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CentOS 5.x

I have an old user account that had a password policy in effect that expired.

[foo@foobox ~]# chage -l foouser
Minimum:        0
Maximum:        90
Warning:        5
Inactive:       5
Last Change:            Jan 02, 2012
Password Expires:       Apr 02, 2012
Password Inactive:      Apr 07, 2012
Account Expires:        Never

I wanted to change the password to never expire (the system is internal only and the account itself has very limited privileges).

I thought that running [foo@foobox ~]# chage -M 0 foouser would do this... When I check chage output it looks fine:

[foo@foobox ~]# chage -l foouser
Minimum:        0
Maximum:        0
Warning:        5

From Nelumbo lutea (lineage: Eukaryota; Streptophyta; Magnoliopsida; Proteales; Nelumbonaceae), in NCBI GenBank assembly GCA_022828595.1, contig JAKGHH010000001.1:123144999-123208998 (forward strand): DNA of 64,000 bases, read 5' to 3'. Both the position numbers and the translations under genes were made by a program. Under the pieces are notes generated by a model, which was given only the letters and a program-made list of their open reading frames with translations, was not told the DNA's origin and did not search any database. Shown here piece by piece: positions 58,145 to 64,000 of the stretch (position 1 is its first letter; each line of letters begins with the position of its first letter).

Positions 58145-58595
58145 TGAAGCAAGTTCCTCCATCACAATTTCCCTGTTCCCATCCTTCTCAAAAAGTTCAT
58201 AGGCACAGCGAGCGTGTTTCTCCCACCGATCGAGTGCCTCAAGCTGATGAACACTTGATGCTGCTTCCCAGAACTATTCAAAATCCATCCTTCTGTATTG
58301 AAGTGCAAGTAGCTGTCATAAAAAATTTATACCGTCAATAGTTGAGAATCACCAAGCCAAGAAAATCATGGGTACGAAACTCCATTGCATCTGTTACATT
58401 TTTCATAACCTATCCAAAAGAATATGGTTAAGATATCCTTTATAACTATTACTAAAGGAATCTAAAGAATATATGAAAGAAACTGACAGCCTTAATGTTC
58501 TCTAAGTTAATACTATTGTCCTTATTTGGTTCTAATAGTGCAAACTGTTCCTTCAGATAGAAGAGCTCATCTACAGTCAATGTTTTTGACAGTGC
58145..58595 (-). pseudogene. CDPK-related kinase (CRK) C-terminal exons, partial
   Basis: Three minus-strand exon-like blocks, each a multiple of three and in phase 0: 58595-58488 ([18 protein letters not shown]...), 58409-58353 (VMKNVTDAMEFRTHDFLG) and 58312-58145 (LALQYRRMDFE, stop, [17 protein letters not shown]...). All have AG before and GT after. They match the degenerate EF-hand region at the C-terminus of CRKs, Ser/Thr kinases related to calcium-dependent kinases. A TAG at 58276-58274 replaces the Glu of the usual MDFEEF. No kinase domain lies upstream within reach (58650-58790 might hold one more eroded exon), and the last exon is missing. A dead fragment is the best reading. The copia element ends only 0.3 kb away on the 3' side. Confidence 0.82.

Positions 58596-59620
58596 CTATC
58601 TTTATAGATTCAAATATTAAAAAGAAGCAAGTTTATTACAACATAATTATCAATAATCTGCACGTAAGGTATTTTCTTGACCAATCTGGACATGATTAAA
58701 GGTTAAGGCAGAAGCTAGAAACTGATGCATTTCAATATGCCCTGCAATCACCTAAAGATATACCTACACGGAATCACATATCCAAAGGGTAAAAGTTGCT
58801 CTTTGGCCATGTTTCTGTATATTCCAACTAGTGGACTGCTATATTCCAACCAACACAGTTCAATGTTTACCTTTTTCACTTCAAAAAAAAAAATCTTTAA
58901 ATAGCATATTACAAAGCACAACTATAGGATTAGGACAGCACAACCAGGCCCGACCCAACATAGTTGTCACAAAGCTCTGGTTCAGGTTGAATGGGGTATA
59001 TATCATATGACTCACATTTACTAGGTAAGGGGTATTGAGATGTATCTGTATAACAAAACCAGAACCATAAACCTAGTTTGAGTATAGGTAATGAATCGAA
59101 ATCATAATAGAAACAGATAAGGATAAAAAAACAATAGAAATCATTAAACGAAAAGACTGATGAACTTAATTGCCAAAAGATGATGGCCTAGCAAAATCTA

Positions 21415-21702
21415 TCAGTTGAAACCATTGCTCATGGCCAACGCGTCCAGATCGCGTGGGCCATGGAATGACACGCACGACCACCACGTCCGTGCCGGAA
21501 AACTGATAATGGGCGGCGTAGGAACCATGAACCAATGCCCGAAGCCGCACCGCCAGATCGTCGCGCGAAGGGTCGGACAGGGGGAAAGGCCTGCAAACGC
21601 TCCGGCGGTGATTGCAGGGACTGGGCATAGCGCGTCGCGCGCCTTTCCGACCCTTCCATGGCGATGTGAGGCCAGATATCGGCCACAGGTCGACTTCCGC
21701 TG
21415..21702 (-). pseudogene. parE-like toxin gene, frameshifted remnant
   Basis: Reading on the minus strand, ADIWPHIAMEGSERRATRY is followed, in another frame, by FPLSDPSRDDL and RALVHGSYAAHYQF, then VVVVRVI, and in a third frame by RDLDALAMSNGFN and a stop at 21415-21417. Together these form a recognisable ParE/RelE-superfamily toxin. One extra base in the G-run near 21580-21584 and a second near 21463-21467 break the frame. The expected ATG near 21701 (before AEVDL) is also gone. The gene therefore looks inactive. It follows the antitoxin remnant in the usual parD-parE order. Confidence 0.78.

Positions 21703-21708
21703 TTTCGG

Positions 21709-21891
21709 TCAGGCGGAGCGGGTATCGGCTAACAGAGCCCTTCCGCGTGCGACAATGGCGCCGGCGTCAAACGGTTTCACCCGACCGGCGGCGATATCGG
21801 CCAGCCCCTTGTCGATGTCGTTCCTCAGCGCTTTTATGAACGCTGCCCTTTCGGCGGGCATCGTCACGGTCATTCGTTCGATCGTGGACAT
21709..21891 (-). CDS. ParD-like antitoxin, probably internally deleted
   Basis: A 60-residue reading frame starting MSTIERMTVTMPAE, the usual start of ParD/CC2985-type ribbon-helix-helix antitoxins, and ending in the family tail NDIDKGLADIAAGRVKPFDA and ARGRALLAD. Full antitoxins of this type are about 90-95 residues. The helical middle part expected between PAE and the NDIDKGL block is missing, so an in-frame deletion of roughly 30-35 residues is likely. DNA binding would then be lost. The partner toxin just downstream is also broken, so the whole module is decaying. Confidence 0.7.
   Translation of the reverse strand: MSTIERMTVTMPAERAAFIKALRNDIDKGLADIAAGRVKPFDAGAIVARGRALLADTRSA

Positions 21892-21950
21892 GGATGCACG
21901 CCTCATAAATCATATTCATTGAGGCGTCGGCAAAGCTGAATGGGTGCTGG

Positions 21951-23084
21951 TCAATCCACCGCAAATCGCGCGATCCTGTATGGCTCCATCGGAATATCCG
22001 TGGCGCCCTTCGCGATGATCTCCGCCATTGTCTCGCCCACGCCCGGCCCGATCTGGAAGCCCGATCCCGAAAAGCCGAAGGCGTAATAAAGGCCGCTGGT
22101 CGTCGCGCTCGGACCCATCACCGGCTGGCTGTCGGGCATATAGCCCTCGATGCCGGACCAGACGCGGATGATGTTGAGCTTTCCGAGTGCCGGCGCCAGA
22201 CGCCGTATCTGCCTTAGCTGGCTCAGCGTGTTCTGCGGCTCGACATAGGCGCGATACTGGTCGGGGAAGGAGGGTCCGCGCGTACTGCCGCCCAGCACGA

Inactive:       5
Last Change:            Jan 02, 2012
Password Expires:       Never
Password Inactive:      Never
Account Expires:        Never

After doing this though, I still wasn't able to login as foouser using the same password.

To get this working again, I needed to follow-up with passwd foouser and set the same password again.

My question is: why did I have to run passwd? Does the prior expired password not reinstate when I set password expiration to never?

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1 Answer

up vote 2 down vote accepted

The password expiration setting only affects the future, it cannot change the past. Once a password has expired, it has expired. You can't change the fact that this has already happened.

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Thanks. That's exactly what I needed to know. –  Mike B Jul 24 '12 at 19:30
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